Something happened the other night in Missouri.
Hours south of Ferguson and miles away from the blare of squawking talking heads, cameras’ glare, fortified police force and protestors, a quiet vigil was held.
A small group of people in a rural Missouri town stopped, as they have every year since 2001, to reflect on what happened there August 19, 1901: the expulsion of the town’s black population and the lynching of three men that led up to it.
One of the three men was one of my great uncles. Wrongly jailed for murder and rape, he was broken out of the jail by a mob, then hung, and his body riddled with bullets. Another of the men was my great-great grandfather. He died defending his home after it was set on fire by the mob, who then went on to expel all the black residents from the town.
My great grandfather escaped that night and eventually settled here in Milwaukee where I live now.
I struggled for weeks about telling this story, and knowing August 19 was approaching, I wanted to talk about not just the tragedy, but also the blessing I personally feel because I’m here to tell the story. After all, my branch of the family line wasn’t completely cut short that night.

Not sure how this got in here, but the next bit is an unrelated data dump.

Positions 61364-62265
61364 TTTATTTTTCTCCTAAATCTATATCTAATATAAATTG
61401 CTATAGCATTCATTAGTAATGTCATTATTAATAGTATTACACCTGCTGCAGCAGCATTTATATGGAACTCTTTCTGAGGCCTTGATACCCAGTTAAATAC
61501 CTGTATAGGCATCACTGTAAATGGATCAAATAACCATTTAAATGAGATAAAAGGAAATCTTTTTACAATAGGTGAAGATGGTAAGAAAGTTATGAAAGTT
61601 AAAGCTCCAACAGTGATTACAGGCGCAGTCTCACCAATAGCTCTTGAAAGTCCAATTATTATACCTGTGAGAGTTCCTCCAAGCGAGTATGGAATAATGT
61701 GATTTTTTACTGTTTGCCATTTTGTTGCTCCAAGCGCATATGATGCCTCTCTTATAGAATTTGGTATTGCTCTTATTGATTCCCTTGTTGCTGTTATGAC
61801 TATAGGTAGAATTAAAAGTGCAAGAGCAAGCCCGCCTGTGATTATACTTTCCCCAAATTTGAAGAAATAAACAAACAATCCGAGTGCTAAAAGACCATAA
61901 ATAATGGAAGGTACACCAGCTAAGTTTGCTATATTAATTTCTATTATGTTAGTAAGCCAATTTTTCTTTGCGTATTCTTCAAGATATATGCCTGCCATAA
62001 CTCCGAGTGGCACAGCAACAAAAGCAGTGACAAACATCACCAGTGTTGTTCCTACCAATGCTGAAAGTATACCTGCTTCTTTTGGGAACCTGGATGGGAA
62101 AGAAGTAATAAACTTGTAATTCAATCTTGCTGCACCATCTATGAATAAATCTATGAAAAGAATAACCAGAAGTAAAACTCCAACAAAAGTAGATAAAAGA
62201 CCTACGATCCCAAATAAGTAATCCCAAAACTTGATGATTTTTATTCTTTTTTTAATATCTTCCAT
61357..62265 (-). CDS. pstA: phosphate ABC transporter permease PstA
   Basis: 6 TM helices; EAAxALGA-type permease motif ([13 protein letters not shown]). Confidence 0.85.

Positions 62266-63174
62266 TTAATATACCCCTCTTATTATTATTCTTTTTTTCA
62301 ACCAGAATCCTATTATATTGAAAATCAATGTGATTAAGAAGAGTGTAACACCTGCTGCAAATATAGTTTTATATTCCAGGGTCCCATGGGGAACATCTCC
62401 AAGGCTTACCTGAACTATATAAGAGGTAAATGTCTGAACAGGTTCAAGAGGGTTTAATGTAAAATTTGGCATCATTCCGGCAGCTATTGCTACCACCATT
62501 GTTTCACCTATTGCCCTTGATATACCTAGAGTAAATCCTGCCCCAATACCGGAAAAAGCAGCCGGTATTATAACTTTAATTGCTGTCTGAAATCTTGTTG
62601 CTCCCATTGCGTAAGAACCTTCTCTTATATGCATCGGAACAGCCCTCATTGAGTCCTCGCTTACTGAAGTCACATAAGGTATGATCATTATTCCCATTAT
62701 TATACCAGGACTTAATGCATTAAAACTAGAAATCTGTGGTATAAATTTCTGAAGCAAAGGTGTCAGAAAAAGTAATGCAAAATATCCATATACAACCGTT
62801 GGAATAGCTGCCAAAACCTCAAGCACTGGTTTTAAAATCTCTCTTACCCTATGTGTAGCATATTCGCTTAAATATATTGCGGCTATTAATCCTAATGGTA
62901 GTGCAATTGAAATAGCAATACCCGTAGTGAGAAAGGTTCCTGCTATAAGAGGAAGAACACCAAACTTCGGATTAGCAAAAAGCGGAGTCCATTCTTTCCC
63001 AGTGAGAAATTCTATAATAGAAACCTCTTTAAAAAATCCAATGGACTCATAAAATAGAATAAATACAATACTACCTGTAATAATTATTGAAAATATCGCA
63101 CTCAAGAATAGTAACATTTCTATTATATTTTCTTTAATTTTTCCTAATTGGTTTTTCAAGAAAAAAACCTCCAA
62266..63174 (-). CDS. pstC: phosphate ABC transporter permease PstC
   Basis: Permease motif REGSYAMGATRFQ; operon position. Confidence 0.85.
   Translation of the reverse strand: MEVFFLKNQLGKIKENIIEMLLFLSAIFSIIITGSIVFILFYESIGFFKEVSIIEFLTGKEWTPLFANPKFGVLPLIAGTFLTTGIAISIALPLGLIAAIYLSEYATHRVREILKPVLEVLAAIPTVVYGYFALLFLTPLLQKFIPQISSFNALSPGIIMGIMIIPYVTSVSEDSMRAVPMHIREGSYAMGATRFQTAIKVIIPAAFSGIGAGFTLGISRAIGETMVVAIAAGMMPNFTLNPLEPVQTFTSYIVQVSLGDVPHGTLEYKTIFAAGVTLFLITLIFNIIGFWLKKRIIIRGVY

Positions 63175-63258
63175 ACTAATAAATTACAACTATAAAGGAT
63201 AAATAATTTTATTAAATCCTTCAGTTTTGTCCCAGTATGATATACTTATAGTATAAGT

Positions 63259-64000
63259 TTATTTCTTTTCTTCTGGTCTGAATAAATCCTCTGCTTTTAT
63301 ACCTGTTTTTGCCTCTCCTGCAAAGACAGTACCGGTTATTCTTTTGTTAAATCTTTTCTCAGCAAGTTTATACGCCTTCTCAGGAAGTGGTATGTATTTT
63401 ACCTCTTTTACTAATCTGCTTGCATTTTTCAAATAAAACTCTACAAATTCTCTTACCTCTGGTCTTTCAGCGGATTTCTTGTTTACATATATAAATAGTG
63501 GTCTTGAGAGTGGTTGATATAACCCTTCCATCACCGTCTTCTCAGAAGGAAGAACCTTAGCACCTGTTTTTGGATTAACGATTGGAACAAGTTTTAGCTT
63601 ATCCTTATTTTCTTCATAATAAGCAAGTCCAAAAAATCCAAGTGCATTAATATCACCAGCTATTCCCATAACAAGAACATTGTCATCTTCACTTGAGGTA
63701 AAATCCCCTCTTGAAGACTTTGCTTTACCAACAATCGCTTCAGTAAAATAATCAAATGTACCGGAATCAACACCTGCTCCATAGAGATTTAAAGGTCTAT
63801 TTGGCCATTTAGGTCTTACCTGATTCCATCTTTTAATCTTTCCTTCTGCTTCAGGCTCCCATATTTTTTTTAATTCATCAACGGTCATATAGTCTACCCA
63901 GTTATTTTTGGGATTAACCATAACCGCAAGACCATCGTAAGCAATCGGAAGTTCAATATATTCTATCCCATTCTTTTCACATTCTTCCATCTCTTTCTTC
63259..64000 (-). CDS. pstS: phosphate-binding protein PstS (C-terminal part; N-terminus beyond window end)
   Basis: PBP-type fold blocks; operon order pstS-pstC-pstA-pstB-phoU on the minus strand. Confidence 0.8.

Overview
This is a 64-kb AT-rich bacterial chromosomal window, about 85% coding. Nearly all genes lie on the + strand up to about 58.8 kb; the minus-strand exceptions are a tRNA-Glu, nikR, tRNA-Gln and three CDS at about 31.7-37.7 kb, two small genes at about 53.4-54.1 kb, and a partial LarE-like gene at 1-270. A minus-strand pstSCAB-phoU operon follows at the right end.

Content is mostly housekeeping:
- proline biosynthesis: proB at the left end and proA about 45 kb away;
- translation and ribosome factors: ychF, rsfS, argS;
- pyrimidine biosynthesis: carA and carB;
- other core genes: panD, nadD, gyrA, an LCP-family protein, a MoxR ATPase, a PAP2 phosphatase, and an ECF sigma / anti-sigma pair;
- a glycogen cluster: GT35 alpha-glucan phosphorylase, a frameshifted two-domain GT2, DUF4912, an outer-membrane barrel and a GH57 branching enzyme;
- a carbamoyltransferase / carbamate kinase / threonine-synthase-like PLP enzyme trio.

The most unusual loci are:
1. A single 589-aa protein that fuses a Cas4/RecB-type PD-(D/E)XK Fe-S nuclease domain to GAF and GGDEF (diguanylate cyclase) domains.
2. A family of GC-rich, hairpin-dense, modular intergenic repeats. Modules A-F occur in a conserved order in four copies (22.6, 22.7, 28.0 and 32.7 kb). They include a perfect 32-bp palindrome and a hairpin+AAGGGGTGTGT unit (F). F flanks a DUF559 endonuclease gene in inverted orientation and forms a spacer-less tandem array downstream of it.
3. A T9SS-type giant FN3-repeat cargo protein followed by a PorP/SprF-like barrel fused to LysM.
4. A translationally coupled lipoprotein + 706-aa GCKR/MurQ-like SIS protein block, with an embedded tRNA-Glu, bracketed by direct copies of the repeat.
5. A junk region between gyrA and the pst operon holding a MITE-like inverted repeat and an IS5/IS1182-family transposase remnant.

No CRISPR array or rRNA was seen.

That’s how race is so inextricably embedded within my story -- both in the tragedy and the blessing. But how do I tell that story without dredging up guilt, embarrassment and just tiring people out with race talk? So I struggled with it, kept the story to myself and planned to quietly remember August 19 in my own way.
And then Ferguson happened.
August 19 came in a fog of protests and more talking heads, more cameras. Beneath the fog, I thought about my grandfather, my uncle and how the incident ultimately led to me living here in Milwaukee where I would meet my husband and where we’d raise a family.
I thought about how this part of my roots wasn’t something my family talked about. In fact, it was a secret I only discovered two years ago; yet there I was, on the very date it happened, cautious to talk about it, fearful of causing discomfort.
I thought about that town in southern Missouri and the people who would hold vigil at the very place where everything happened in 1901. As uncomfortable it must be for them to know that such a tragedy happened in their town, they’d acknowledge it, talk about it, and heal.
Healing. It’s what we’re all trying to do.
The following is a note from a friend who attended last night’s vigil. I’m hoping our family can attend next year.
“Just finished our annual candlelight vigil at the site of the lynching in Pierce City. It is a pleasant and calm summer night here. The ringing sound of the riot and the gunshots are very distant now.”
Rochelle Fritsch from The Late Arrival...Finding out everyday that sometimes, late is right on time.
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